The Sunday Magazine: Pierre Benard Challenge Geek Edition

For the audience who only comes to Colognoisseur for this column I am in the midst of the Pierre Benard Challenge where I am spending ten days on fragrance inspired posts. I decided I would alter that effort for this week’s column picking geek influences which mean something to me. I’m going to do it in roughly chronological order.

At the beginning there were comic books. Specifically Marvel comic books. Even though it was my father’s Batman and Superman comics which got me interested it was reading Spider-Man which hooked me. I’ve read Marvel comics for almost 55 years now. I was always asked when I was going to stop reading “funny books”; never.

Then came a television series like nothing else called Star Trek in 1966. Even as a child it fired my imagination. As we were taking our first steps toward the moon Star Trek extrapolated that to something grand. One of the things I was grateful for the show was the way it displayed all races and nationalities working together as explorers and scientists. I am happy to say it continues in 2020 with Star Trek: Picard.

The Lord of the Rings by JRR Tolkien was one of the first epic fantasy books I read while in high school. In those days Sci-Fi/ Fantasy took up a few shelves in our local Walden Books store. Now it fills our movie screens with whole entire bookstores devoted to the genre. When I start reading the first book in a new series I always inwardly wonder if it will be the next Lord of the Rings. Only rarely is the answer yes.

At the end of my senior year in high school my two friends and I went to see this movie called Star Wars on opening night. I would spend the ensuing summer seeing it over 50 times. George Lucas tapped into a desire for adventure among the stars that has created an amazing amount of pleasure for me. Little did I know the explosion of the Death Star was just the beginning.

In 1984 I was introduced to William Gibson’s novel Neuromancer. It created the genre of sci-fi called cyberpunk. I have been jacked in form the beginning. More than any other style of speculative fiction this one has been the most prescient. Back then it was fiction in 2020 it is becoming reality.

These are the pillars of my favorite geeky things. As I wrote this, I realized all of them were ridiculed to some degree when they first appeared. Now they all are revered without having changed. I lived long enough to see it happen. Ain’t life wonderful?

Mark Behnke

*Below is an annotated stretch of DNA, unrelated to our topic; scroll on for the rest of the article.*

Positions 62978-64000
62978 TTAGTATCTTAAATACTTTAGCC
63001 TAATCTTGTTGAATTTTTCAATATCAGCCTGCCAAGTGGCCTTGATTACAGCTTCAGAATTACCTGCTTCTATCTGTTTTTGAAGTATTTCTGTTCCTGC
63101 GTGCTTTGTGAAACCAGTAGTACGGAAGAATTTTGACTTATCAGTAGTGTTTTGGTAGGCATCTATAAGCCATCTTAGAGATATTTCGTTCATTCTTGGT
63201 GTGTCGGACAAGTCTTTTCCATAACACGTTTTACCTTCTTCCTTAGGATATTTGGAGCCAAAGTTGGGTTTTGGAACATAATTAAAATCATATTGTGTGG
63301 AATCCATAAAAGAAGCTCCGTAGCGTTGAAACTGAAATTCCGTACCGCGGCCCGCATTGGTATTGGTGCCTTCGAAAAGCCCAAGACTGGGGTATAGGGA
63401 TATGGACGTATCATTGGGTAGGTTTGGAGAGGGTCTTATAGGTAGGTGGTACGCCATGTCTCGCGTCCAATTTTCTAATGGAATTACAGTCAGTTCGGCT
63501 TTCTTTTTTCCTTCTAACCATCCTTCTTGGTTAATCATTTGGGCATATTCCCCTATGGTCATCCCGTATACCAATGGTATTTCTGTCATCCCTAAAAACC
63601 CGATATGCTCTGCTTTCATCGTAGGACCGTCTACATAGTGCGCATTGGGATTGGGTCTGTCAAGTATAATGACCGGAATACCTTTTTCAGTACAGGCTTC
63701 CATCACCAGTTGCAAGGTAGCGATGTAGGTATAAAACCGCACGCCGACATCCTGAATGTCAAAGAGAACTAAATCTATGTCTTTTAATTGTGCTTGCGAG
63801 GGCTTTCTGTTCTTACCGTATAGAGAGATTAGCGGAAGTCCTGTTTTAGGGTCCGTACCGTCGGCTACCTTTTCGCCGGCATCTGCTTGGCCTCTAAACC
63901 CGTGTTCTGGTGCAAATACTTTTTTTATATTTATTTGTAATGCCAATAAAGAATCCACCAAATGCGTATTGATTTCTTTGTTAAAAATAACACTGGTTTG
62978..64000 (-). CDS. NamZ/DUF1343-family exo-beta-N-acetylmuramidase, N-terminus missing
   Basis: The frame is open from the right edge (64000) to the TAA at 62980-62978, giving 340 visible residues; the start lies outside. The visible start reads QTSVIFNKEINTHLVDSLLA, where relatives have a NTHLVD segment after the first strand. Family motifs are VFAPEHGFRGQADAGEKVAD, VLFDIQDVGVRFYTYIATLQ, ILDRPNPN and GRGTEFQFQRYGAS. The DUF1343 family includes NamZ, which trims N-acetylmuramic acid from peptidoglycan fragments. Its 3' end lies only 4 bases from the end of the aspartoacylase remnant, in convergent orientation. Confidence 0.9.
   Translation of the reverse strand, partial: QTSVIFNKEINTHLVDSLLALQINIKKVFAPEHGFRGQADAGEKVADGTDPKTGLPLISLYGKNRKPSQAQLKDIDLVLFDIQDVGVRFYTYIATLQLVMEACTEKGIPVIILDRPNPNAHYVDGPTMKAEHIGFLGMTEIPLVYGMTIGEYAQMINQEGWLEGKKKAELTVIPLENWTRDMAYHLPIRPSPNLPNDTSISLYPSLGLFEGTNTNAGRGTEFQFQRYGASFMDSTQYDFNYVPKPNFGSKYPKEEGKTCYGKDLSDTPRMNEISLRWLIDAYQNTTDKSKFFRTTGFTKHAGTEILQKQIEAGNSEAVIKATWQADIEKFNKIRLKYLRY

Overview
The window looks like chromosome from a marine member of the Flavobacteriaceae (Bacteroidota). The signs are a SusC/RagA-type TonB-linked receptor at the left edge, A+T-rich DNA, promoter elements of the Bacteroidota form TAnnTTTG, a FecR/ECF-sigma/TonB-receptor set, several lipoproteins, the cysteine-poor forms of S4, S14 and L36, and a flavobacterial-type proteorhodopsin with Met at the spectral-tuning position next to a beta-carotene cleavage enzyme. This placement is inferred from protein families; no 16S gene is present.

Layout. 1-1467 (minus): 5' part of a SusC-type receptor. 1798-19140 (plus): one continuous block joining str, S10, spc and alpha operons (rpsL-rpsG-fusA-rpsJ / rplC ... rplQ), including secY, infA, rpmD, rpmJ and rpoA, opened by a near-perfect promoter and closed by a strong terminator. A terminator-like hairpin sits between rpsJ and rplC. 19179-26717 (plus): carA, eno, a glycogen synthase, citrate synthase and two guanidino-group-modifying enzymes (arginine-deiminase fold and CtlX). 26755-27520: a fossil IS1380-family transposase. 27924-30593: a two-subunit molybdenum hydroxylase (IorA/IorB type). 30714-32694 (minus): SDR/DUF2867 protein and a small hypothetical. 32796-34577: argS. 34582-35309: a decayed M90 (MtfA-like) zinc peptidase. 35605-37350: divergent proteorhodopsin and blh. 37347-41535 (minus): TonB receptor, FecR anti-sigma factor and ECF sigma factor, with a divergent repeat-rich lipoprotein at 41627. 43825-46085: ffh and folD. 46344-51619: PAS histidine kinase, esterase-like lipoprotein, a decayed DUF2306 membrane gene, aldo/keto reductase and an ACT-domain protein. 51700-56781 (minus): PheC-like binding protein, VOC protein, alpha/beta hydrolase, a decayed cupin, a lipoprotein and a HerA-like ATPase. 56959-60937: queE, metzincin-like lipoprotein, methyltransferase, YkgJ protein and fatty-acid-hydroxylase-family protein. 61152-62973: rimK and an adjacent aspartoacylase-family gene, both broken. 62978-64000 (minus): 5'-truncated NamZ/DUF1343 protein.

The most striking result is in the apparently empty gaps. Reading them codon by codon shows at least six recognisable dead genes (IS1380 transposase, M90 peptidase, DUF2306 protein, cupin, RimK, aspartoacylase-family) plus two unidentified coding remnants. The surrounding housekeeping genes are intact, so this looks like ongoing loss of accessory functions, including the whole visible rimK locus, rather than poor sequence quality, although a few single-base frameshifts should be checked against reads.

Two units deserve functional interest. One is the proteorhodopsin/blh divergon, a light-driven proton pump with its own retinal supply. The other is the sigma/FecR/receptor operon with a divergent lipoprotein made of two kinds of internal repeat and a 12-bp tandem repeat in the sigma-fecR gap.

The Sunday Magazine: 50 Years of Star Trek

Anniversaries are moments to acknowledge the events which are important to you. This first weekend of September has two of them. The somber one is the 15th anniversary of the terrorist attacks of 9/11. It has been one of the most influential moments in the history of the United States continuing to affect nearly every American.

There is another anniversary which is much more pleasant to consider. On September 8, 1966 the first episode of Star Trek debuted on NBC. The existence of a television series in 1966 which showed a future where everyone worked together to explore the universe was a powerful message for entertainment to provide. Creator Gene Roddenberry has simply described the show to TV executives as similar to a current Western series “Wagon Train to the stars”. After numerous rejections it was Lucille Ball in her capacity as owner of Desilu Productions who saw the potential in the idea and gave Mr. Roddenberry a three-year development deal. He needed almost all of it as the road to that first episode was rocky. The first pilot was seen as “too cerebral” which sent Mr. Roddenberry back to the drawing board replacing the entire crew except the science officer played by Leonard Nimoy, Mr. Spock. Even after all of that the first episode to air was neither of the pilots it was one called “The Man Trap”.


As a six-year old I knew none of this. All I had seen were commercials about a crew in space. Living in Florida we were in the state where rockets were carrying men into orbit. At this time, we had begun the effort to land a man on the moon but it was almost three years away. Star Trek was the elementary school version of a water cooler show. As I would walk with my friends to school on the Friday morning after a Thursday evening episode. It was all about, “Didja see the alien last night? Weren’t the Klingons gross? Green skin.” What was amazing was never did anyone of my friends question the make-up of the crew. A black woman, a Russian man, an Asian man; at that time prejudice and racism was out in the open. Yet here was a television show where nobody questioned the competence of these fictional characters.